Russia's once apolitical youth has taken to the streets of Moscow and launched the largest demonstrations since the collapse of the Soviet Union
Demonstrators march in Moscow / AP
MOSCOW -- Shortly after seven on Tuesday evening, at the protest against the government of Prime Minister Vladimir Putin on Moscow's central Triumfal'naya Square, about a mile north of the Kremlin, protesters chanted, "Down with Putin!" "Putin Get Out!" "Russia Without Putin!" and, most ominously in a country where the only real leader is a strong leader, "Putin is a Coward!"
Police in riot gear separated the 1,500 or so predominantly young demonstrators from members of the pro-Kremlin youth group Nashi, who played drums and maintained an insistent (and unimaginative) chorus of megaphone counter-chants, mostly "Putin Russia!" and "Putin Medvedev!" At times, Nashi's leaders appeared to coordinate their movements with police, with whom they seemed to be on friendly terms.
News of similar rallies in other parts of Moscow filtered quickly through social media and text messages. Within an hour, and more and more young people streamed onto Triumfal'naya from all quarters, shouting new refrains -- "Free elections!" "Count my Vote!" -- that bespoke what had drawn them onto the streets.
Triumfal'naya has been for years the locus of choice for anti-Putin dissidents in the capital, who have shown up, typically relatively few in number, to suffer the ritual of arrest and brief detention. This time (as well as the night before, at a rally on the same square that drew as many as 15,000), things were different -- and tellingly so. The faces in the crowd were new, the slogans spontaneous enounced, the reactions fearful and evasive ahead of phalanxes of burly charging police -- even to the appearance of police vans. Demonstrators turned and ran -- just what one would expect of neophyte protestors. With genuine outrage they berated the police ("Shame! Shame!" and "These are Your People!") who dragged and manhandled youths into the waiting vans.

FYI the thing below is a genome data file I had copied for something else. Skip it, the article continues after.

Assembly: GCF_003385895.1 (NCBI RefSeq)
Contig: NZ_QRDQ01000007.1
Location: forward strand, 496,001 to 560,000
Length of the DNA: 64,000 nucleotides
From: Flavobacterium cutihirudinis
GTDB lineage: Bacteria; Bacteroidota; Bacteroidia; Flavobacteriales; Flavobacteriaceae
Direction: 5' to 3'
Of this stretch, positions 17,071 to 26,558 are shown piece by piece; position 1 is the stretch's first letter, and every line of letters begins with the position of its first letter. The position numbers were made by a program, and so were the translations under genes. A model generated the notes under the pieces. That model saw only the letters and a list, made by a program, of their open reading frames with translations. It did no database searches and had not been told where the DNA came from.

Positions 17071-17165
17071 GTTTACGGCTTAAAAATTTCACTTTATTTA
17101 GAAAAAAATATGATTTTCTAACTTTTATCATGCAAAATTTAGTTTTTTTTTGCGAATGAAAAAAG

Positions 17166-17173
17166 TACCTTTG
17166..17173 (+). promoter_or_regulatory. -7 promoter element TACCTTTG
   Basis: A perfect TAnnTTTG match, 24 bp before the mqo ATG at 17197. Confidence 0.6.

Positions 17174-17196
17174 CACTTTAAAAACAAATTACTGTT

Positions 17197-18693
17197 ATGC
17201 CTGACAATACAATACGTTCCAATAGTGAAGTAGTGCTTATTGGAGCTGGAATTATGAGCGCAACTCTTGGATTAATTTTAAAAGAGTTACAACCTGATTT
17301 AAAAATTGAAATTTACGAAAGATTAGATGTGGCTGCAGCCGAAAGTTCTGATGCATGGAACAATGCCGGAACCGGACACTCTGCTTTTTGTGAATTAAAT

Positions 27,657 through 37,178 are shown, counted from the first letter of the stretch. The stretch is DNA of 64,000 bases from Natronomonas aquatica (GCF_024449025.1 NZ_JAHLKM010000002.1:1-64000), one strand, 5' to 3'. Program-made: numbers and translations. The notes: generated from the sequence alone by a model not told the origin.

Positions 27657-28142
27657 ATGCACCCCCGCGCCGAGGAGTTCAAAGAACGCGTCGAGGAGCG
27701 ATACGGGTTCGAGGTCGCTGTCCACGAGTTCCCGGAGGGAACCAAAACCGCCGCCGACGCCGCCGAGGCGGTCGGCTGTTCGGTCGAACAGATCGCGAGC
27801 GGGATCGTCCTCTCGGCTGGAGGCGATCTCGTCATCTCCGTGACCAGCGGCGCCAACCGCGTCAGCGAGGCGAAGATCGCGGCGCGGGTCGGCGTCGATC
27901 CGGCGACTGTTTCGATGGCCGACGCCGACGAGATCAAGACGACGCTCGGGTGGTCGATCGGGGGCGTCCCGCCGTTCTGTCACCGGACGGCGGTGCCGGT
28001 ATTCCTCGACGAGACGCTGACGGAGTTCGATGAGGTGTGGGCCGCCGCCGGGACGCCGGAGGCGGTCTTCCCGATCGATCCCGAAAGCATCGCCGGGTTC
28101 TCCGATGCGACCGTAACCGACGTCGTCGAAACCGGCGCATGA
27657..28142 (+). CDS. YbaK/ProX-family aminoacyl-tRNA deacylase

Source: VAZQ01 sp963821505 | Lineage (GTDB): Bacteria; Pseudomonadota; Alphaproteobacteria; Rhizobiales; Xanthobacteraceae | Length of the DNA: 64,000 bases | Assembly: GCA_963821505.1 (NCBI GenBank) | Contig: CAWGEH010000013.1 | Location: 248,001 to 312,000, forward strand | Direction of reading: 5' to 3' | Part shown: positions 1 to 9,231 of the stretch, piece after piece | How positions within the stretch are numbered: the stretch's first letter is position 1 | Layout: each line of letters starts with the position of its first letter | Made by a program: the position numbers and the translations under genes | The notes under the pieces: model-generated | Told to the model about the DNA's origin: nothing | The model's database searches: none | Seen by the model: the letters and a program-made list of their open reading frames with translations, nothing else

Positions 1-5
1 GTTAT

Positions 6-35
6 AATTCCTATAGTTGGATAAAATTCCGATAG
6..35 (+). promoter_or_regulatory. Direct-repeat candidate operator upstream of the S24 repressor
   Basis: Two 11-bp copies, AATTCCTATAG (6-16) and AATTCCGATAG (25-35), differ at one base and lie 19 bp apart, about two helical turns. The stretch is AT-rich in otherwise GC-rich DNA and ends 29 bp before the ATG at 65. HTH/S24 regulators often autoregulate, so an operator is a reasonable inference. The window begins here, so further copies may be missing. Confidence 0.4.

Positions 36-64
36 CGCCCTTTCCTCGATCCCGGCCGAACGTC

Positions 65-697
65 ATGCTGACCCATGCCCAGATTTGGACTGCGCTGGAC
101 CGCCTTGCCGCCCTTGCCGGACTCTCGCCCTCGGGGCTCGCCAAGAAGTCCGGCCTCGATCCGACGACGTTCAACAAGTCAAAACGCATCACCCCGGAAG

Every so often, someone in a passing car would open their window and shout, "Russia Without Putin!" or honk and make victory signs, smiling at demonstrators through the glass.
Thousands of these often shockingly apolitical people, angered over apparent electoral fraud, videos of which have registered hundreds of thousands of hits online since December 4th, are now rejecting the prospect of 12 more years of Putin's rule and have finally stood up for themselves.
At Monday's demonstration, authoritiesarrested the chief opposition figures in attendance (among them, the esteemed anti-corruption firebrand blogger, Alexei Navalny), and preemptively detained others on Tuesday, including nationalist oppositionist Eduard Limonov and Parnas leader Boris Nemstov.
But who in Russia has the widely recognized, if informal, authority -- the street cred, as it were -- to lead the protests and transform them into a viable movement capable of ousting a regime that has shown itself, so far, to be extremely adept at thwarting opposition? If we know what the protestors dislike, what exactly do they stand for? Free elections and Putin's departure, we know, but what else? The Western-style democracy advocated by Grigory Yavlinsky and his Yabloko party and by the now-silent, onetime challenger, former chess champion Garry Kasparov? The hard-line nationalism espoused by, among others, Limonov and his National Bolsheviks? Or some other figure yet to appear? Given Putin's effective marginalization of potential challengers, who is left to stand in his stead? And following Putin's imposition of the "power vertical," based on his authority and that of the intelligence services from which he came, which state institutions have retained enough legitimacy to back a new pretender to the Kremlin throne?
More protests are scheduled. Will the government suppress them, deploying the Dzherzhinksy division of Internal Ministry troops it transported into Moscow yesterday? Now seeing how sharply public opinion has soured on it, would Putin's regime dare annul election results, as former President Mikhail Gorbachev is calling for it to do, and announce new, honest, and truly inclusive polls? (Many challengers and their parties were proscribed from participation in the December 4 elections.)
Who would trust Russia's judicial system, now staffed with Putin supporters, to adjudicate cases of alleged fraud? Will Putin really want to face voters, as he had planned to do, in presidential elections scheduled for March?
Events have a way of taking their own course, creating their own logic and inevitabilities, and engendering outcomes no one could have imagined; the tsar's abdication paved the way for the Soviets' seven-decade reign.
Perhaps, somehow, the protests will dissipate and this will all blow over. But whoever rules Russia will have to take into account the newly incensed political consciousness of its younger, and now most active, generation of citizens and voters.